in which a 0 is a constant called the investment risk adjustment that is chosen when the plan is set up, and F n is the plan’s notional funding level at time n. I state in Section 2.3 how the funding level is calculated. The higher the value of the constant a, the more sensitive is the strategy to over- and under-funding and hence the more volatile is the proportion invested in the risky stock.

2.2. Accumulation of Contributions

The members’ contributions are increased each year using a rate calculated via a pre-specified formula. Once each member’s retirement benefit, i.e., the accumulated value of their contributions, is paid to them as a lump sum on their retirement date, there is no more plan liability to that member.
The annual accumulation factor (AAF) granted on each member’s contributions at time n (i.e., for accumulation from time n 1 to time n) is
1 + r + π n 1 ( E ( R n ) r ) + β ( F n F ¯ ) ,
for n = 1 , 2 , . The funding level F n is the funding level just prior to any payment made at time n and it is defined in Section 2.3. The AAF adjustment β 0 is chosen when the plan is set-up. There are two components to the AAF. The first is a stable return, r + π n 1 ( E ( R n ) r ) , equal to the expected return on the assets for the current investment strategy.
The second component is a return, β ( F n F ¯ ) , that is positive or negative according to the funding level of the plan relative to the target. The AAF is higher when the plan is over-funded relative to the target funding level, i.e., when F n > F ¯ , as the plan can afford to grant higher accumulation factors. The higher value of the accumulated contributions acts to decrease the funding level when the plan is over-funded. The reverse happens when the plan is under-funded. The AAF adjustment β decrees the extent to which the AAF responds to situations of over- and under-funding; the higher the value of β, the greater the sensitivity. Notice that if β = 0 then the AAF is not affected by deviations in the notional funding level from the target.
Here the funding level just prior to any payment out that is made at time n is used to calculate the AAF. If the funding level at time n was used then the AAF would have to be solved for implicitly, which makes the accumulation calculation more opaque to the members.
Let B n ( k ) denote the value of the accumulated contributions of generation k at time n, for n = 1 , , k . It is calculated from the previous year’s accumulated value, B n 1 ( k ) , and any new contributions as
B n ( k ) = B n 1 ( k ) 1 + r + π n 1 ( E ( R n ) r ) + β ( F n F ¯ ) + C n ( k ) ,
in which C n ( k ) 0 represents the new contribution made at time n = 1 , , k 1 by generation k = 2 , N . As generation 1 retires at time 1, the only contribution that generation 1 makes is B 0 ( 1 ) at time 0.
The retirement benefit depends directly on the investment strategy of the risk-sharing plan. This is not quite the same as in a DC plan, in which the contributions are increased at the rate of investment return on the assets. For example, a DC plan has its contributions increasing at the annual rate r + π n 1 ( R n r ) , i.e., with the actual return on the DC plan’s assets rather than with the expected return, as in the risk-sharing plans considered here.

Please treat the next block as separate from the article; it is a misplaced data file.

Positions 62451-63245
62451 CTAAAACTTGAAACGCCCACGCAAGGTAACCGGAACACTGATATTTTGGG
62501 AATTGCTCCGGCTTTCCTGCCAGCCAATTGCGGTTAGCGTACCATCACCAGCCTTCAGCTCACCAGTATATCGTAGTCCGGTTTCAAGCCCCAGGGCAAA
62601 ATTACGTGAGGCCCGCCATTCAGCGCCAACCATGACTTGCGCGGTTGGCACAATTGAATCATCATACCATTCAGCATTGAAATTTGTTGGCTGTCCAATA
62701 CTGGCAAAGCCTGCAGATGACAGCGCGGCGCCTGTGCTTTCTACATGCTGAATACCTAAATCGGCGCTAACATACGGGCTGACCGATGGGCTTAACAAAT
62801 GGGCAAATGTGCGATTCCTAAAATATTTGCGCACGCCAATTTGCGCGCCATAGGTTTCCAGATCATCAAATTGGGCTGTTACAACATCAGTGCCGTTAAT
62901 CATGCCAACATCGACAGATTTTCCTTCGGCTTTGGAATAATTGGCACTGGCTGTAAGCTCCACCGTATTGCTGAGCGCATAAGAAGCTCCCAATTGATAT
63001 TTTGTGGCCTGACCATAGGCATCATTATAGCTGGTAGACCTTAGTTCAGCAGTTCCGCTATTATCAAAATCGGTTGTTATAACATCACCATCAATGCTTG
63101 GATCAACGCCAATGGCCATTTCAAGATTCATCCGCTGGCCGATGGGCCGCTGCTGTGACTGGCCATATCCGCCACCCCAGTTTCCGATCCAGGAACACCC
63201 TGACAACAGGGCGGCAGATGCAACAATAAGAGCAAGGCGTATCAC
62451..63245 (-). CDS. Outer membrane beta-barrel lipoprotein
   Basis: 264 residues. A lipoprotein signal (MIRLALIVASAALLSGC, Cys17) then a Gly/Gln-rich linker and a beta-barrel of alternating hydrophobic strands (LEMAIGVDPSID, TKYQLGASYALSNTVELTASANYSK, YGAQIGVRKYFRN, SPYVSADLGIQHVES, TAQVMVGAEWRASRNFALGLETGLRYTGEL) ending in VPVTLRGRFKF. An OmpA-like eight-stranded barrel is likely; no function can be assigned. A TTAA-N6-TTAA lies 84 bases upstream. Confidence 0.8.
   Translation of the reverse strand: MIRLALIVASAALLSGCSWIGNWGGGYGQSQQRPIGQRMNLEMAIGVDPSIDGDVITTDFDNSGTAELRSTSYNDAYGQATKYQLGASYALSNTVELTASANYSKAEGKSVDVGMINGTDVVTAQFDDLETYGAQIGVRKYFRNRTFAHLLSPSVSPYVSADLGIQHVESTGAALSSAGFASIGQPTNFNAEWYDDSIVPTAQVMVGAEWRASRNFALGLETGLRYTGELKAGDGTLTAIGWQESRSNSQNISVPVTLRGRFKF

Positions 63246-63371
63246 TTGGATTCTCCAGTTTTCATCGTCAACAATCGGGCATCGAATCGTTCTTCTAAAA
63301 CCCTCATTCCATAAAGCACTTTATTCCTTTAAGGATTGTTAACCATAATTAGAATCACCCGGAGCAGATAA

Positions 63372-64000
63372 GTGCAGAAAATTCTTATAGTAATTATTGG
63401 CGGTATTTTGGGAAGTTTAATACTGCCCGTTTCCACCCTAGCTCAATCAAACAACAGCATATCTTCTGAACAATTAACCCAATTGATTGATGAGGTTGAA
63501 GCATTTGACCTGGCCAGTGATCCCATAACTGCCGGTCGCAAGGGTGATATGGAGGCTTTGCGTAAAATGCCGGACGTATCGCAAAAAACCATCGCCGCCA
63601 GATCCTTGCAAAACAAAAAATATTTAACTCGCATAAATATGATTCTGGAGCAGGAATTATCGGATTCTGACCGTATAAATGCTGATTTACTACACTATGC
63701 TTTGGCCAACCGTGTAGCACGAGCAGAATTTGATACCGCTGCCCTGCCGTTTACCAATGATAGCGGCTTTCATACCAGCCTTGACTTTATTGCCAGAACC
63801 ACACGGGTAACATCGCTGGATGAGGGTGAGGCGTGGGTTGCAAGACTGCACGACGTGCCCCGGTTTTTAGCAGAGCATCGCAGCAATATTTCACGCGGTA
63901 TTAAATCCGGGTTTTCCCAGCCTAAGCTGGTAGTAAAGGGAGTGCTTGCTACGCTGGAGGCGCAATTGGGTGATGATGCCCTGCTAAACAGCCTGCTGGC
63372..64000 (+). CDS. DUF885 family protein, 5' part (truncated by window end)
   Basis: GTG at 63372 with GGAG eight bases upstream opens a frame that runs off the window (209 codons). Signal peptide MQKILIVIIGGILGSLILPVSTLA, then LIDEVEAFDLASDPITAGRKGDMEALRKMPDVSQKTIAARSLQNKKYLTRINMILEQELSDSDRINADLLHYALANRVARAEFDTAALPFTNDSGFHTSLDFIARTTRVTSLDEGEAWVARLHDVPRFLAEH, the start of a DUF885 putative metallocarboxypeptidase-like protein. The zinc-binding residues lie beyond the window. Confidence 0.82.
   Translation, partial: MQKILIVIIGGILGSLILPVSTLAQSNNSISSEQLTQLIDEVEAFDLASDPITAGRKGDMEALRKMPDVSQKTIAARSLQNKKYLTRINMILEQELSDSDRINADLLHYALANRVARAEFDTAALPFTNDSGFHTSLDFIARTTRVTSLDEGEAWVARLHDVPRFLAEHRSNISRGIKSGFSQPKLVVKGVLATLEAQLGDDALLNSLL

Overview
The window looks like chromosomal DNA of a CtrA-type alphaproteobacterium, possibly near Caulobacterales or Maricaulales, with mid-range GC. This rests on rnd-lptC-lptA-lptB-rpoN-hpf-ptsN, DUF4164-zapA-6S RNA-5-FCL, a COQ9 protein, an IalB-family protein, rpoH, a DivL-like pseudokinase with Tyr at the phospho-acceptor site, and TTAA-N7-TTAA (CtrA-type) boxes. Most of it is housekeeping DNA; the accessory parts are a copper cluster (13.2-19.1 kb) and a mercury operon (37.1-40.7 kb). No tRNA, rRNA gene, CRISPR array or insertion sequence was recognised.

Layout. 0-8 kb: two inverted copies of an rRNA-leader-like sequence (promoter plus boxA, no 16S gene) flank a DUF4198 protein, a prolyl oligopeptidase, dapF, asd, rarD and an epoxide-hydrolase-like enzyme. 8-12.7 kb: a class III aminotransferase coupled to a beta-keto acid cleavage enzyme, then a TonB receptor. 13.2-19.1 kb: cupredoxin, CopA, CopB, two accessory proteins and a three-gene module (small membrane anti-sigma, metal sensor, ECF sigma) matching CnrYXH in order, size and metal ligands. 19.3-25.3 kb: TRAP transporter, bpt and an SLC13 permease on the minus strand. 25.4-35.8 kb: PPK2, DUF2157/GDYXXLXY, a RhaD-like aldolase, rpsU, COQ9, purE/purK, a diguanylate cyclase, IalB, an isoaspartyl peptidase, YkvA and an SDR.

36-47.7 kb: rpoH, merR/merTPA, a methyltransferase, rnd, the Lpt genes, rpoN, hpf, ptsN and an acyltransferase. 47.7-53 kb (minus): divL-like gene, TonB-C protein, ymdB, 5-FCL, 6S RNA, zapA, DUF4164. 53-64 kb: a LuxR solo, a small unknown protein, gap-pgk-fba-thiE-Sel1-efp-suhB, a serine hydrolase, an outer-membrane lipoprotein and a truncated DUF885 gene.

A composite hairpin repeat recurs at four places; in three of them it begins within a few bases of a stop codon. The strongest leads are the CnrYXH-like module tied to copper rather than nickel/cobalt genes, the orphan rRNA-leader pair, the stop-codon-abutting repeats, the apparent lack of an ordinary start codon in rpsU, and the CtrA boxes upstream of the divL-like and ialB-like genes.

2.3. Funding Level

The funding level of the risk-sharing plan is encouraged to move towards the target funding level. The AAF changes in response to deviations in the funding level, in order to bring the funding level back to the target value. Simultaneously, the investment strategy adjusts its investment risk-taking, lowering it if the plan is under-funded and otherwise raising it.
The funding level of the risk-sharing plan at time n is
F n : = A n L n ,
where A n is the value of the assets at time n. The value L n at time n, is a notional liability, since the plan does not guarantee to pay any benefit. The plan simply accumulates contributions. However, I regard the accumulated contributions as a notional deferred benefit. The notional liability is calculated assuming that the accumulated contributions at time n are increased at every subsequent year by the current expected return on the long-term investment strategy and discounted by the same expected return. In valuing the notional liabilities like this, the idea is that the retirement benefit is intended, but not guaranteed, to be the accumulated contributions that would be obtained from following the strategic long-term investment strategy and receiving the expected return on that strategy. Thus for N starting generations in the plan, of whom generations n + 1 , , N will retire after time n,
L n = k = n + 1 N B n ( k ) + C n ( k ) ,
i.e., it is a notional liability to pay the current value of accumulated contributions to each currently non-retired generation, including their new contributions. The notional liability at time n includes the generation who are about to retire at time n, but accumulates their contributions at the expected, long-term strategic return over [ n 1 , n ) rather than the actual return, i.e.,
L n : = 1 + r + s LT ( E ( R n ) r ) k = n N B n 1 ( k ) .
Accumulating the previous’s years contributions using the expected return on the long-term strategy is for two reasons: (i) to reflect the investment aim of the plan to invest in line with the long-term strategy; and (ii) to avoid the implicit equation involving L n (through F n ) that would arise if we used the AAF shown in (1).

3. Illustrations

3.1. Model Parameterization